The US economy has at least a one in three chance of plunging into recession over the next 12 months, Mark Zandi, chief economist at Moody’s Analytics, told CNN.
“Recession risks are uncomfortably high and rising,” Zandi said.
“It’s reasonable to be nervous here,” Zandi said. “The Russian invasion and the surge in oil and commodity prices really made a difference.”
“The Line You Can’t Cross”
A worsening inflation picture could force the Federal Reserve to do more to bring inflation down to healthy levels.
Consumer prices rose 7.9% in February, the biggest 12-month jump in 40 years. But this inflation report does not reflect the consequences of the Russian invasion of Ukraine.
Zandi said it was clear that the war in Ukraine was raising inflationary expectations, an ominous development for Fed officials who had hoped to assuage inflationary fears. Central banks get nervous when families and business leaders expect price hikes because it could be a self-fulfilling prophecy.
“This is a line that cannot be crossed. This means the Fed needs to be very aggressive,” Zandi said.
The Fed hasn’t done this since 1994.
Morgan Stanley, joining a number of other Wall Street banks, said on Thursday that it expects the Fed to raise interest rates by half a percentage point over each of the next two months. The Fed hasn’t done this in back-to-back meetings since 1994.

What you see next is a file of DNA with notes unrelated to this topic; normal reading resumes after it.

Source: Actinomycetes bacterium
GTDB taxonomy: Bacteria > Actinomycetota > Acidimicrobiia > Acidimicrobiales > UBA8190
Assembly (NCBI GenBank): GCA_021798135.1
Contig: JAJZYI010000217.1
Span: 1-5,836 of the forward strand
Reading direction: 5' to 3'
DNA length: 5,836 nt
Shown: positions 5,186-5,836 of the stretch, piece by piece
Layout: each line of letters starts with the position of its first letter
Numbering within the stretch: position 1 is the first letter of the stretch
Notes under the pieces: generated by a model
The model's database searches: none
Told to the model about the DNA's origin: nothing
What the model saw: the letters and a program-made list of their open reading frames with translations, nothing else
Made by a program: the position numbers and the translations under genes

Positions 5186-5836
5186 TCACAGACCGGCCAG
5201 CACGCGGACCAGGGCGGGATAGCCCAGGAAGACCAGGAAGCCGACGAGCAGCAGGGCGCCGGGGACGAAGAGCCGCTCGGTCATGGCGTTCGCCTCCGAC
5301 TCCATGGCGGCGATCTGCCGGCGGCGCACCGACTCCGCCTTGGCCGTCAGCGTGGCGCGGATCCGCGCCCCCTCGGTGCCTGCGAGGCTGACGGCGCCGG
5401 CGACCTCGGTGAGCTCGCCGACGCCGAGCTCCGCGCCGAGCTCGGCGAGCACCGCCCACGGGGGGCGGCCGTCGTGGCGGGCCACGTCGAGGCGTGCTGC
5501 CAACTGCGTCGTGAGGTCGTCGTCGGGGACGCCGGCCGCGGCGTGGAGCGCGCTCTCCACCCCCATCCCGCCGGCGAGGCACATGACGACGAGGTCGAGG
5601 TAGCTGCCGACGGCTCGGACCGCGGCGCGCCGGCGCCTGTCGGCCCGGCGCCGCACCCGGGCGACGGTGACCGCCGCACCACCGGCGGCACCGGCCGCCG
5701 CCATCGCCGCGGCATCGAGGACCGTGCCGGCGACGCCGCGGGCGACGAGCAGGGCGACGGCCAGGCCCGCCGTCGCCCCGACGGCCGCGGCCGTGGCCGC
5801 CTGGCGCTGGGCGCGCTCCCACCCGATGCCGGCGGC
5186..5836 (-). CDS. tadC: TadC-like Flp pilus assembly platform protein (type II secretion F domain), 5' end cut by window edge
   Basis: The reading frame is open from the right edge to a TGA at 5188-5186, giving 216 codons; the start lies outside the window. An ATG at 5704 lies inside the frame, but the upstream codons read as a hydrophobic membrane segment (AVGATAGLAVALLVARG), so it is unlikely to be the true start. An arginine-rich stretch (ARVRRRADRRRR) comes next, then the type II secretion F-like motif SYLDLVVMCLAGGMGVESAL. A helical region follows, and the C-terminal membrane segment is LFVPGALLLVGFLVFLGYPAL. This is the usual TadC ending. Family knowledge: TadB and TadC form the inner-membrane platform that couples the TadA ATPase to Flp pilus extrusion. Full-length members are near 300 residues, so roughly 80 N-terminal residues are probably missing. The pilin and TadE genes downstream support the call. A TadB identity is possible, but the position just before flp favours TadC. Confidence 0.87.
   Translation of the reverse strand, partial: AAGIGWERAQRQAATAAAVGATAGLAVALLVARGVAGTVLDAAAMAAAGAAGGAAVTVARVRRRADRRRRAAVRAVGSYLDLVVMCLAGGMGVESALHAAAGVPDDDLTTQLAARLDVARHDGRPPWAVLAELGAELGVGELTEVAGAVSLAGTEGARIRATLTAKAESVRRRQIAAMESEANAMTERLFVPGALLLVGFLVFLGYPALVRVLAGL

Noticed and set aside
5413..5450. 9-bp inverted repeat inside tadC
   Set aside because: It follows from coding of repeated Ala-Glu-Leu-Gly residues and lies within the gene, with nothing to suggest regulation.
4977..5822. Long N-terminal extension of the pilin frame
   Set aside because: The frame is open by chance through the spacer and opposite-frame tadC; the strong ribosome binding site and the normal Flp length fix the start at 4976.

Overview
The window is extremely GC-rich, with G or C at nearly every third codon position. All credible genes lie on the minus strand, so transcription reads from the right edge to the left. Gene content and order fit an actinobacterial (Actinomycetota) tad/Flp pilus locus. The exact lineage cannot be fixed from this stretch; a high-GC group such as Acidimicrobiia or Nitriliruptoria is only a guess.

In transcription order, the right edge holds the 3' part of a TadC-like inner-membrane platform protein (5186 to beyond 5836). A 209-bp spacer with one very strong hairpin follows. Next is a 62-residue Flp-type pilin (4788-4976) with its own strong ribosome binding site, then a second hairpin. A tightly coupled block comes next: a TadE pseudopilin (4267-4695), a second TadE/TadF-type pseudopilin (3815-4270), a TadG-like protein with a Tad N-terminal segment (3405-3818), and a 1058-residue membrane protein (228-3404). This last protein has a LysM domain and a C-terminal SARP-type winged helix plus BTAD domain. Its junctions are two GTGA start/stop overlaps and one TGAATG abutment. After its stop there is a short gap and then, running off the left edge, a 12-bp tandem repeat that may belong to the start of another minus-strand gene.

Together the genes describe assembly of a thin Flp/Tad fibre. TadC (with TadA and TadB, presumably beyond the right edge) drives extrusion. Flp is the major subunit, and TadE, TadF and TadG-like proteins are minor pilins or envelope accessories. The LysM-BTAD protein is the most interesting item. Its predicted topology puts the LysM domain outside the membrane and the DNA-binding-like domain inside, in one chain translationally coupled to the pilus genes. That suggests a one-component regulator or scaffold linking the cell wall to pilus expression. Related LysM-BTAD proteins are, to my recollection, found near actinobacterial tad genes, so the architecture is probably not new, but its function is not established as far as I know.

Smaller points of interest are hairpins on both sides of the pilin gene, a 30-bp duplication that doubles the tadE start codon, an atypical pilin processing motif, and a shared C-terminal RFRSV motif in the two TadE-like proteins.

“The more the Fed puts on the brakes, the more likely it is that the car will stall and the economy will go into recession,” Zandi said.
The odds are still in the Fed’s favor to force the economy to slow to self-sustaining growth, Zandi said. “We just need a little luck here. The pandemic and Ukraine cannot follow some dark path,” he added.
“I think the historical record provides some reason for optimism: soft landings, or at least soft landings, have been relatively common in U.S. monetary history,” Powell said.
Larry Summers, former US Treasury Secretary, is skeptical.
Summers had previously warned that the Fed’s policies put the US economy on the path of a major recession and stagflation, a toxic mixture of weak growth and high inflation that darkened the US economy in the late 1970s and early 1980s.
“If things look like stagflation,” Zandi said, “the Fed will push us into a recession.”